There are several reasons why we fret over first dates. They come with a high risk of disappointment, immediate judgement and, depending on the activity, a high cost. So, why do we do it? Because there is always a chance that it might work out and we long for companionship.

BYU’s outing with Cougar Nation on Saturday went like most first dates. There was excitement at the beginning — even a few fireworks, but as the night wore on, things sputtered, and after nine punts (19 combined), it even got a little awkward. At the end of it, instead of a hoped-for hug or kiss, there was a handshake with a cautious pledge to “do it again sometime.”

Cougars on the air


Southern Utah (0-1)
at BYU (1-0)
Saturday, 1 p.m. MDT
Provo, Utah
TV: Big 12 Now on ESPN+
Radio: 102.7 FM/1160 AM


But that’s not where the madness ends.

The aftermath of a first date can be just as exhausting with the over-analyzation that follows by a group of like-minded thinkers. The conversation ranges from, “It was a mistake to go out in the first place” to a big-picture perspective of, “Well, first dates are always hard, but it wasn’t all bad. There were some good qualities.”

For example, BYU’s new-look defense pitched its first shutout in nine years. Following a season where they couldn’t get off the field on third down, the Cougars held Sam Houston to just 2 of 14 in those situations. Running back LJ Martin entered the game in the third quarter and set a school freshman debut record with 91 yards. And as defensive back Eddie Heckard reiterated Monday, “What matters most is we won the game.”

Are there concerns? Yes. Cougar Nation expected to see an offense on the attack with touchdowns coming from all over the place — just as it saw Oklahoma and Texas do earlier in the day. The hype for quarterback Kedon Slovis, running back Aidan Robbins and healthy tight end Isaac Rex created visions of instant grandeur. Fans also wanted to see a dominating offensive line, fewer penalties and more first downs while feeling far less anxiety.

But there are two sides to a first date.

The frustration from the stands made its way to the sideline. The Cougars could feel it. Football isn’t easy. Sometimes the opponent fights back. Sam Houston was on a first date too — making its debut at the FBS level with a chance to pull off an upset on national television. This was a big moment for the Bearkats.

In addition, BYU was breaking in a roster that included 60 new players from a year ago, including a quarterback who is experienced in the position, but had never suited up for the team. Head coach Kalani Sitake won’t shout out excuses, but reality whispers differently. Sometime a rose requires a little more time to bloom.

What BYU and its fans wanted Saturday was something other than what they got — a typical first date. It could have been worse. It can always be worse. Just ask Baylor, Texas Tech, TCU, LSU and half of college football how their weekends turned out.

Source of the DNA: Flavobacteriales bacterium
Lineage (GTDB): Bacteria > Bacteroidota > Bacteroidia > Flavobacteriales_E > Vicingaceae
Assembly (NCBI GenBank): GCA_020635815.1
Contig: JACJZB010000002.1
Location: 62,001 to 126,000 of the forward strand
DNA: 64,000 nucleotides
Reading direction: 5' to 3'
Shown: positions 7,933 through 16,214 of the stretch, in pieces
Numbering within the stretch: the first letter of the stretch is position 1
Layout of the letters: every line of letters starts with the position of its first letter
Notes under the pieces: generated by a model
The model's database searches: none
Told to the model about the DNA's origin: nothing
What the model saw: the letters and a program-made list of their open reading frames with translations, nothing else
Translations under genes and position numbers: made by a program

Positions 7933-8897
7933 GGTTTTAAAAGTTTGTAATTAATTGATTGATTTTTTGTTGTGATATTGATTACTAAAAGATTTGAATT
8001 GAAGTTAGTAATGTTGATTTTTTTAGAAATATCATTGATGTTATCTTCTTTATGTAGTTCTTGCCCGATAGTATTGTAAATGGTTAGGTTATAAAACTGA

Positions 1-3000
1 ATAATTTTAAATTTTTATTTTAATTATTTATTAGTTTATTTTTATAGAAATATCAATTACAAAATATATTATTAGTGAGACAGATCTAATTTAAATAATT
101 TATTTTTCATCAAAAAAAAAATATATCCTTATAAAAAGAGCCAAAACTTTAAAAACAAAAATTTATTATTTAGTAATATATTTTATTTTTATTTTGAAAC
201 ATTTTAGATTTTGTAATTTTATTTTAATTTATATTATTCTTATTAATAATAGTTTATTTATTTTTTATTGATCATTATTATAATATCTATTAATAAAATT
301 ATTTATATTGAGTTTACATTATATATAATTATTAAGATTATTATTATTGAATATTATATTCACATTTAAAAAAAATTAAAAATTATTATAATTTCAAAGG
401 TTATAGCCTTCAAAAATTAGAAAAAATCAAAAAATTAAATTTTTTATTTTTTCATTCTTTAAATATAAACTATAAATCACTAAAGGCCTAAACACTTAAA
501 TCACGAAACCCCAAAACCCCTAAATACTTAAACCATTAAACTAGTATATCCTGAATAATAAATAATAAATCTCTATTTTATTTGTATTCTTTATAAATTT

The good news for both BYU and Cougar Nation is there is going to be a second date on Saturday when Southern Utah comes to Provo (1 p.m. MDT, ESPN+).

A second date is void of the mystery that haunts the first. It is where both sides can get to know each other. It also gives the two parties a great chance to make up for any mistakes made during the first date.

“We are excited about Week 2. There were some performances we wished we could have back. There were definitely some learning moments for our team,” Sitake said. “We would like to see more PATs rather than punts. In Week 1, there are a lot of unknowns. We know a little bit more now and there are things we can focus on to help us that are very fixable.”

Related
‘Very fixable things’: BYU coaches say offensive problems in opener are solvable, offer ‘no excuses’ for lackluster start
The Pac-12 had a perfect Week 1. The Big 12 took some lumps
‘Too many long faces’: Why BYU’s 14-0 win over Sam Houston in inaugural football game as a Big 12 member was less than satisfying

The Cougars will spend all week getting ready to be on their best behavior and Cougar Nation will dress up in its best navy to meet them for a Saturday matinee. Both sides are far from perfect, but they share the hope that this will be a match made in heaven.

I met my wife on a blind date. It was a late-night run to In-N-Out. Somewhere along the way, she told me of her seven kids from a previous marriage. Full disclosure — I didn’t see that coming. My initial reaction was like watching Ryan Rehkow’s fake punt on BYU’s own 25-yard line in the third quarter. I didn’t see that coming either.

Fortunately for the Cougars, Jakob Robinson’s spectacular interception in the end zone kept the mistake from producing any points. Fortunately for Dianne and me, I didn’t wreck the car. Despite the “shock and awe” from our first date, a second one followed and we took it from there, eventually merging her seven with my five to create our own Big 12.

Set aside the uneasiness behind BYU’s 14-0 win against Sam Houston. It’s done. What matters now is Saturday’s second date, with a chance to do better and take things from there, eventually facing Kansas on Sept. 23 to begin life in its own Big 12.

Why do we fret over first dates? Because there is always a chance that it might work out, and we long for companionship — with a successful BYU football season running a close second.

BYU players celebrate after their 14-0 win over the Sam Houston Bearkats at LaVell Edwards Stadium in Provo on Saturday, Sept. 2, 2023. | Spenser Heaps, Deseret News